Photo illustration by Becky Harlan/NPR

Sewing patterns are the templates and instructions used to cut out fabric pieces and assemble them into finished garments. Our experts recommend two different approaches to getting started with patterns.

Kelleher suggests checking out independent sewing-pattern companies. Some independent designers create detailed, step-by-step guides for beginner-friendly patterns. That's how I (Meg) got back into sewing a little over a year ago. (Kelleher makes at least one of these tutorials for every pattern at Muna and Broad.)

If the thought of working from any pattern seems totally overwhelming, you might want to try Gardner's approach: tracing something from your own closet, a process that will probably involve some trial and error. "For me, I feel like the process of copying is a little bit more freeing," he says. "You're going to make a few mistakes."

You deserve fabulous clothes that fit.

Photo illustration by Becky Harlan/NPR
A measuring tape is arranged in a heart shape on a light purple background.
Photo illustration by Becky Harlan/NPR

"I come from the philosophy that your body is your body and if clothes don't fit it, it's the clothes' problem. It's not your body's problem," says Kelleher.

A couple of tips for getting a good fit: Start with a pattern size that's as close to your measurements as possible, and make small adjustments as you go. (Here's a guide to measuring yourself.) And you can always start with a mock-up using inexpensive fabric — in sewing this is called a muslin or a toile.

There are also resources for queer and gender-expansive sewers who want to try patterns that haven't been designed with their bodies in mind — sites like SewQueer and The Sewcialists.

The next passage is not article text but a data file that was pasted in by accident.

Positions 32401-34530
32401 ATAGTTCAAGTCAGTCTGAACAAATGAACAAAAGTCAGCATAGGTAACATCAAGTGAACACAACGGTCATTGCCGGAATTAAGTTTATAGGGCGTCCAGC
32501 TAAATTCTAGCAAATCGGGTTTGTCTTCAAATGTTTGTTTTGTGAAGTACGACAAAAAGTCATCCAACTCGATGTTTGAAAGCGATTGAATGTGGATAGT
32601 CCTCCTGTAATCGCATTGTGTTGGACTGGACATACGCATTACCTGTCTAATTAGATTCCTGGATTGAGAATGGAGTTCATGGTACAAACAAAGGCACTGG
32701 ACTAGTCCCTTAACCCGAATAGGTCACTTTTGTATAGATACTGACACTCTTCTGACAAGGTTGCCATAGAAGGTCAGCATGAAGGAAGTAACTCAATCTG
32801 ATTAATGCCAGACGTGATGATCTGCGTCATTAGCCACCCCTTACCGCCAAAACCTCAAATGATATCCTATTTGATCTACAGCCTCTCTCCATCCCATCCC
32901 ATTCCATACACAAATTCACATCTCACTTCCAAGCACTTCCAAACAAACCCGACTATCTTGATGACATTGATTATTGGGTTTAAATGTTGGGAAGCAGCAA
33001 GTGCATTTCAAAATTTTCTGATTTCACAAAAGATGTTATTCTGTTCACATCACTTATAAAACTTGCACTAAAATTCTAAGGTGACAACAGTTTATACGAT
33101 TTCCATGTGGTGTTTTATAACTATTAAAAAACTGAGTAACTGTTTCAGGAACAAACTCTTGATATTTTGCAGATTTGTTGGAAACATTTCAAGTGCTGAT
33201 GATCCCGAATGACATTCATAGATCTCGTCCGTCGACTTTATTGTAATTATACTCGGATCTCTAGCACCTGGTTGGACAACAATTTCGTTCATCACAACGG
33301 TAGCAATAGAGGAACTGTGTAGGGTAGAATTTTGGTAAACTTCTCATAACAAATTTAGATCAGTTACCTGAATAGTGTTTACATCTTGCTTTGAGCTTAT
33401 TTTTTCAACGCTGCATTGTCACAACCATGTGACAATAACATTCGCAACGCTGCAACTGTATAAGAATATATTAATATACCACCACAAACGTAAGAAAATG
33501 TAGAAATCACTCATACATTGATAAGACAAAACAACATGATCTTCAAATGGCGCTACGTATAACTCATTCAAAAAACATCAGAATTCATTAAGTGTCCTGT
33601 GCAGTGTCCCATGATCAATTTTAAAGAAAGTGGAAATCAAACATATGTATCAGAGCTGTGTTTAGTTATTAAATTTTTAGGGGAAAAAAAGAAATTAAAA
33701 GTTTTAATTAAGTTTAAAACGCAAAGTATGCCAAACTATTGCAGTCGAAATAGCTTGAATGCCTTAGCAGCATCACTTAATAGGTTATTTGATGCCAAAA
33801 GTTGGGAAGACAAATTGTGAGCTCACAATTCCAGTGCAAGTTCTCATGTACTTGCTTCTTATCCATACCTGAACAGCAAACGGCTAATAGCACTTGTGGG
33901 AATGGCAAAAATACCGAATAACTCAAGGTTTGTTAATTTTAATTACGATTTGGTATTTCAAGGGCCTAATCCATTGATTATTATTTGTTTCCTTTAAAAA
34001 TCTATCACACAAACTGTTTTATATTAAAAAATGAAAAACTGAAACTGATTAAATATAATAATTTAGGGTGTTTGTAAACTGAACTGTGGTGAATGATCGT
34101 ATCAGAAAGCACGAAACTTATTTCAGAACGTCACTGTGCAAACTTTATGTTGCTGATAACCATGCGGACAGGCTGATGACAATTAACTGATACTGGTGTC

Fitting clothes is one of the most challenging parts of learning to sew. Ultimately, it's a process of trial and error and getting to know what works for your body.

Find your community.

Photo illustration by Becky Harlan/NPR
Spools of thread of varying colors are lined up in a loose row against a light yellow backdrop.
Photo illustration by Becky Harlan/NPR

Kelleher and Gardner both talked about how important the online sewing community has been for them.

Kelleher, who identifies as fat, says she hadn't been using Instagram. "And then I discovered some hashtags like #plussizesewing, #curvysewing, #fatsewing, those kinds of things. And I started seeing beautiful fat and large bodies wearing clothes that they had made that just look fantastic. And I found that really empowering for myself."

She also pointed out how useful it is to see a garment you want to sew on someone with a body like yours.

And some advice courtesy of Gardner's daughter, Ava, that's going to come in handy when you're ready to show the world what you made: "Confidence is key for her. So usually once she puts something on, out loud she'll say exactly how she feels. 'I feel beautiful' or 'I love this.' ... Giving yourself credit for what you're actually doing is very important."


The podcast portion of this episode was produced by Liam McBain.